Aziz Gilani is a Managing Director at Mercury, where he focuses on investing in corporate SaaS, cloud and data science startups.
Other contributions from this contributor
- The real impact of Snapchat's write-off for entrepreneurs
If you were a software company employee or venture capitalist in Silicon Valley before 1993, you probably spoke of "information systems software" rather than "enterprise software". How and why did the industry change its name?
The obvious, but confusing answer is simple: "Star Trek: The Next Generation".
As confusing and amazingly satisfying as your local Trekkie office is, the industry has renamed itself thanks to a marketing campaign by the original venture-backed systems software company. Boole & Babbage (now BMC software).
While the term "company" was used to describe complex systems before 1993, everything changed when Boole & Babbage signed a two-year license agreement with the then highest rated show in syndication history to produce an info brand.
Star Trek fans have been talking about this crazy marketing agreement for years, and you can read the full details of how it was done in TrekCore. But even trekkies don't appreciate the long-term impact on our industry. In this license agreement with Paramount, Boole & Babbage had unlimited rights to create and distribute as much Star Trek content as possible. They physically sent VHS tapes to customers, ran magazine ads, and even dressed their employees as members of Starfleet at trade shows. Boole & Babbage used this initiative to market itself as an "Enterprise Automation Company".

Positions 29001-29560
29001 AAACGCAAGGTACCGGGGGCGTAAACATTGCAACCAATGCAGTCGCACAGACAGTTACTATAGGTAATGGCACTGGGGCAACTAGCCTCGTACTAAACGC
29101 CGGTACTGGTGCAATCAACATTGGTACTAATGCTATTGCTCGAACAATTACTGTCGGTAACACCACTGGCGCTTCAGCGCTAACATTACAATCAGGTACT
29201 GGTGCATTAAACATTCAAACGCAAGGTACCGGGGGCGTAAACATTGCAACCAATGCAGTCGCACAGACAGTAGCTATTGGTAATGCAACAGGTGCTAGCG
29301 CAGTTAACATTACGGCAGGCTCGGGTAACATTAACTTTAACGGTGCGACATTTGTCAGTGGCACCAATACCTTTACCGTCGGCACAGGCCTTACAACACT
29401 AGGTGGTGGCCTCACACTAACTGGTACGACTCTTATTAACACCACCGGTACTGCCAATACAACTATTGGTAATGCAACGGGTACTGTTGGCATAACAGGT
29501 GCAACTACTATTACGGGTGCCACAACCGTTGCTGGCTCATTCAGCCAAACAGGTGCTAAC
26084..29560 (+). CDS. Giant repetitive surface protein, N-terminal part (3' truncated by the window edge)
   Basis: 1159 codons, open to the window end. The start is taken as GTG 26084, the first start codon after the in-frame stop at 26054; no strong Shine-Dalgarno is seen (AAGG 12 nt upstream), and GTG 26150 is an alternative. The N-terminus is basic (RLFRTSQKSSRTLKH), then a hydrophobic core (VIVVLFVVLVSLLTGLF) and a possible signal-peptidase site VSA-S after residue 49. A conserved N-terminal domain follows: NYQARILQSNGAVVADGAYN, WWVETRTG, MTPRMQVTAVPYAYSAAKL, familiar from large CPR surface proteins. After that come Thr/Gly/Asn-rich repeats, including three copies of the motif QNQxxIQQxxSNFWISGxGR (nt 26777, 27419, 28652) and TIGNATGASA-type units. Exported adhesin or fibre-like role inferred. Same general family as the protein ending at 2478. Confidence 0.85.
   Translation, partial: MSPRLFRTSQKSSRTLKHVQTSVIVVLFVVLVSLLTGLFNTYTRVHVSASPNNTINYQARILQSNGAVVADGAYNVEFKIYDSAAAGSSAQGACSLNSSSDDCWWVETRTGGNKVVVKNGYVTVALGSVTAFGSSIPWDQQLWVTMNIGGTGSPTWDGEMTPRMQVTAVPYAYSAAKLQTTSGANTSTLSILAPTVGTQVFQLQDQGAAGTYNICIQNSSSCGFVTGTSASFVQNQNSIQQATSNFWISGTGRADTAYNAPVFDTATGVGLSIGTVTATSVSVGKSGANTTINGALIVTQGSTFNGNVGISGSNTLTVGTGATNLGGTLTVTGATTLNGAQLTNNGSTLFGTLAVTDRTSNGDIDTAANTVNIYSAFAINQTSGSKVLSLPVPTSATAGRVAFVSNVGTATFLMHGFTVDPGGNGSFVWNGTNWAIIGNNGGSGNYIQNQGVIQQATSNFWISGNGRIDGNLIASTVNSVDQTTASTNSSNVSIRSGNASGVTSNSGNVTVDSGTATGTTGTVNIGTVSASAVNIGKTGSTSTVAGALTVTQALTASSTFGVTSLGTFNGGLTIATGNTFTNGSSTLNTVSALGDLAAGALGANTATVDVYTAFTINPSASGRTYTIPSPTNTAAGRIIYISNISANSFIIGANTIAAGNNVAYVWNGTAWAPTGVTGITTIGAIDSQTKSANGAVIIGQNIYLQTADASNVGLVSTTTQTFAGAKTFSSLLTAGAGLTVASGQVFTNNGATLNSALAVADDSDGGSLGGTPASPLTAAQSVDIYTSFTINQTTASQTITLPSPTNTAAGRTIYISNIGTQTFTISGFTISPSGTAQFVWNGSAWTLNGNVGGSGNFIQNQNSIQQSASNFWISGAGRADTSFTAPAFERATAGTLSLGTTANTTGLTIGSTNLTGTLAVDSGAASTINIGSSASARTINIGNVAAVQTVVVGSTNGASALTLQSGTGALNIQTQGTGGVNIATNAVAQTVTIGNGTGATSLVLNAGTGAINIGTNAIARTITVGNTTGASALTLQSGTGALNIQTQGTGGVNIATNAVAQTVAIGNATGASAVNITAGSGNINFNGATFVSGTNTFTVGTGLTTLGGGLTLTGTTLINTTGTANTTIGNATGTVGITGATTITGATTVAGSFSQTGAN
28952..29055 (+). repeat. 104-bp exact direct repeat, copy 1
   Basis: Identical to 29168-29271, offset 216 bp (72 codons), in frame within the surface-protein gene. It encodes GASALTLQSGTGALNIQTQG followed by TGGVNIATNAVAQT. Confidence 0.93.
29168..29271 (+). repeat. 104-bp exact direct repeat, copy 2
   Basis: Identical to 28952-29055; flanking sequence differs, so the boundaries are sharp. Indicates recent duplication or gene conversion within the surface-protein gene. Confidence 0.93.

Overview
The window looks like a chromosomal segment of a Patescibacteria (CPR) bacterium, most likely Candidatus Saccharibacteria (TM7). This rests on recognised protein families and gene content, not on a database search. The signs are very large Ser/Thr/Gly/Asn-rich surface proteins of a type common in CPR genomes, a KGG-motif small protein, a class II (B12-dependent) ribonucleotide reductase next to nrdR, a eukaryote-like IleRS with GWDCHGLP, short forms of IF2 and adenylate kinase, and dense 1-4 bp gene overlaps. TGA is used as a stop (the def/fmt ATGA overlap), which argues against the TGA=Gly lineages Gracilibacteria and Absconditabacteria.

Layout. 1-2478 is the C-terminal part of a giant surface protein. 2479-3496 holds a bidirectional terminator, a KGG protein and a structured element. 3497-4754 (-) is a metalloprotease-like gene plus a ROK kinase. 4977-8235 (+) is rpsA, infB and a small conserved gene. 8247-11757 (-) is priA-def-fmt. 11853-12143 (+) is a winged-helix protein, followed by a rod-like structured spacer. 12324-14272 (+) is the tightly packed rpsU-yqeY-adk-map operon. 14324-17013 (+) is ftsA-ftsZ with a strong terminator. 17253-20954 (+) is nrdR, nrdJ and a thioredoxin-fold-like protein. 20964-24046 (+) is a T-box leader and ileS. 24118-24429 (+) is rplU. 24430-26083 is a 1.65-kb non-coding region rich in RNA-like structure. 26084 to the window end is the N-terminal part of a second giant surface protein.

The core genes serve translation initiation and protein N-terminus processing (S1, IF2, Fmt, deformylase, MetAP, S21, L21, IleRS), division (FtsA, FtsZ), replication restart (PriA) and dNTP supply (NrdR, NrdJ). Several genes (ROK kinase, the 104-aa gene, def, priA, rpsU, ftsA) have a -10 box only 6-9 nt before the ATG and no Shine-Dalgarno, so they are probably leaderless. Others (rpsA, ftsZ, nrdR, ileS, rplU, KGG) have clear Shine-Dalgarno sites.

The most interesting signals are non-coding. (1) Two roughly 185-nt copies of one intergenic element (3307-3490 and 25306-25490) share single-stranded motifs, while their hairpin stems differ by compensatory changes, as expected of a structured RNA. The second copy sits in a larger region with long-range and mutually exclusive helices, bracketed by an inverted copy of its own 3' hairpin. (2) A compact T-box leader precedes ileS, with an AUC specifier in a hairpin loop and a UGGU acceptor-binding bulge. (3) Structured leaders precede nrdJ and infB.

Commander Riker says in the info brand: "Just as the bridge centralizes the functions required to control the USS Enterprise, Boole products centralize data processing information to enable central control of today's complex information systems." This seemed to cause an itch that other system companies didn't think was necessary.
Not to be beat, IBM In 1994 the OS / 2 operating system was renamed to "OS / 2 Warp" and reference was made to Star Trek's "Warp drive". They also attempted to replicate Babbage's license agreement with Paramount by instructing Enterprise's Captain Picard (played by actor Patrick Stewart) to lead the launch. Unfortunately, Paramount wouldn't play a ball, and IBM instead hired Captain Janeway (played by actress Kate Mulgrew) from Star Trek: Voyager. The licensing issues didn't prevent IBM from hiring Star Trek's Mr. Spock (played by Leonard Nimoy) to record a five-minute intro of the event:
Outside of OS / 2, IBM's announcement list for 1994 included 13 other corporate initiatives. Leading software companies soon began to rename and publish products, with the term "enterprise software" serving as a valuable identifier. After 1993, manufacturers of MRP software such as SAP and Baan began to use the new nickname "Enterprise", and in 1995 Lotus changed its name to "Enterprise Software Company".
"Enterprise" was officially the coolest new slang, and after IBM bought Lotus in 1996, they built "Enterprise" into all of their products. And while Gartner's 1990 Wylie article "ERP: A Vision of the Next Generation MRP II" was the technical birth of ERP software, nobody cared until Commander Riker Harold said that he "should have your entire company from one Monitor Checkpoint From ". The gram numbers don't lie:
Almost 30 years later, we live in a world where companies run business software and the term is ubiquitous. Whenever I see a software business plan hit my desk or read an article about business software, I can only give Commander Riker a little credit.